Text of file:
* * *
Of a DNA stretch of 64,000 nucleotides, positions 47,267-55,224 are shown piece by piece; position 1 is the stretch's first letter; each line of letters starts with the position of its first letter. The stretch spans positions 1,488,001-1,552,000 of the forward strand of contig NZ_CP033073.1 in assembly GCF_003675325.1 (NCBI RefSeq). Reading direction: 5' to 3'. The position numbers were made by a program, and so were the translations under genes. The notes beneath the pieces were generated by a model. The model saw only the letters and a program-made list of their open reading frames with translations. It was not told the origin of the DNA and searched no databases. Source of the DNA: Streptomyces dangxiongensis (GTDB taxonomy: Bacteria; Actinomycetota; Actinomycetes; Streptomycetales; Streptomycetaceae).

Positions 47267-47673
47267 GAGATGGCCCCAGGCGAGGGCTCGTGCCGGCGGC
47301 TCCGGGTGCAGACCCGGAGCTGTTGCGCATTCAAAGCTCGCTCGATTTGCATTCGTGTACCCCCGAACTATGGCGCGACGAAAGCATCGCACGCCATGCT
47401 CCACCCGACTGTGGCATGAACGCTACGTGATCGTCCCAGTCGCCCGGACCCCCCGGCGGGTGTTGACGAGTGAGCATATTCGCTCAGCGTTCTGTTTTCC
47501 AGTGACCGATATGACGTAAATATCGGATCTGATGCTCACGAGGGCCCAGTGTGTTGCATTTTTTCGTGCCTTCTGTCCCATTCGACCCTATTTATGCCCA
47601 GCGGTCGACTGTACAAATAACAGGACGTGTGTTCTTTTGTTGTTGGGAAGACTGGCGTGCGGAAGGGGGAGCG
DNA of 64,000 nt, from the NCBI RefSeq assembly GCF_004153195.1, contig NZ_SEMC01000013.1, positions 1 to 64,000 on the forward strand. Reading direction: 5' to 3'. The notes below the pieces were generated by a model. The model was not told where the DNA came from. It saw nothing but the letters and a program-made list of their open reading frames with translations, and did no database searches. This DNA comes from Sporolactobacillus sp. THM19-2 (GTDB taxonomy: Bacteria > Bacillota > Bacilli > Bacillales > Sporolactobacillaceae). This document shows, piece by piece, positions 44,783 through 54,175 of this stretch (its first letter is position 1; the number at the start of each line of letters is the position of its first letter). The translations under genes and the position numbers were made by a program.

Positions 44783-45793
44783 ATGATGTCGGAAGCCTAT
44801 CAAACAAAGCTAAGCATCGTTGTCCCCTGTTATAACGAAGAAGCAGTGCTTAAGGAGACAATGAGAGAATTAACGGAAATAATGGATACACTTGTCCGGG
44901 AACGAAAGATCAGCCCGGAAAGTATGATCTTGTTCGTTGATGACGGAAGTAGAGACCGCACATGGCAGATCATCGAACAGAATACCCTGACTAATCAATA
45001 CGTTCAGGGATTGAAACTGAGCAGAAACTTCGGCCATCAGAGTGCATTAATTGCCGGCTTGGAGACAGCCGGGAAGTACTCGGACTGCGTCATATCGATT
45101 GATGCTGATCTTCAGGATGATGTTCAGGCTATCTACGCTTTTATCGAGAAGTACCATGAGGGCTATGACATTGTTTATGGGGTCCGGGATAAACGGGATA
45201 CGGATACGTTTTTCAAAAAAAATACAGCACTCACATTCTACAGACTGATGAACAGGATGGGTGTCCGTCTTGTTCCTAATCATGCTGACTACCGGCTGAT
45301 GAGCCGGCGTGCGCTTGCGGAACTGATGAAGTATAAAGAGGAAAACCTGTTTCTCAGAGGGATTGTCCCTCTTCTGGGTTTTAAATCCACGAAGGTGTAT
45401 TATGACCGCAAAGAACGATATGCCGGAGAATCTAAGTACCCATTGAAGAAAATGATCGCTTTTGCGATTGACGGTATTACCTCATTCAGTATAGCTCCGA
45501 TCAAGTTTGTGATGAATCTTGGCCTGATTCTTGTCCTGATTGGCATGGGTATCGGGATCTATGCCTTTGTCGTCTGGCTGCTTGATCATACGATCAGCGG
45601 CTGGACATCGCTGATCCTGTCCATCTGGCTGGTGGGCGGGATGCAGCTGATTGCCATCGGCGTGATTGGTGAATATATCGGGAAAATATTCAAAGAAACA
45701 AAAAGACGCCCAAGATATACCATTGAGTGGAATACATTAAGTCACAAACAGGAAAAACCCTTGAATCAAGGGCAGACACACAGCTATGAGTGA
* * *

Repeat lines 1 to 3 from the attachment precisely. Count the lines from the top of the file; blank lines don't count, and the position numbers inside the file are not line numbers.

Of a DNA stretch of 64,000 nucleotides, positions 47,267-55,224 are shown piece by piece; position 1 is the stretch's first letter; each line of letters starts with the position of its first letter. The stretch spans positions 1,488,001-1,552,000 of the forward strand of contig NZ_CP033073.1 in assembly GCF_003675325.1 (NCBI RefSeq). Reading direction: 5' to 3'. The position numbers were made by a program, and so were the translations under genes. The notes beneath the pieces were generated by a model. The model saw only the letters and a program-made list of their open reading frames with translations. It was not told the origin of the DNA and searched no databases. Source of the DNA: Streptomyces dangxiongensis (GTDB taxonomy: Bacteria; Actinomycetota; Actinomycetes; Streptomycetales; Streptomycetaceae).

Positions 47267-47673
47267 GAGATGGCCCCAGGCGAGGGCTCGTGCCGGCGGC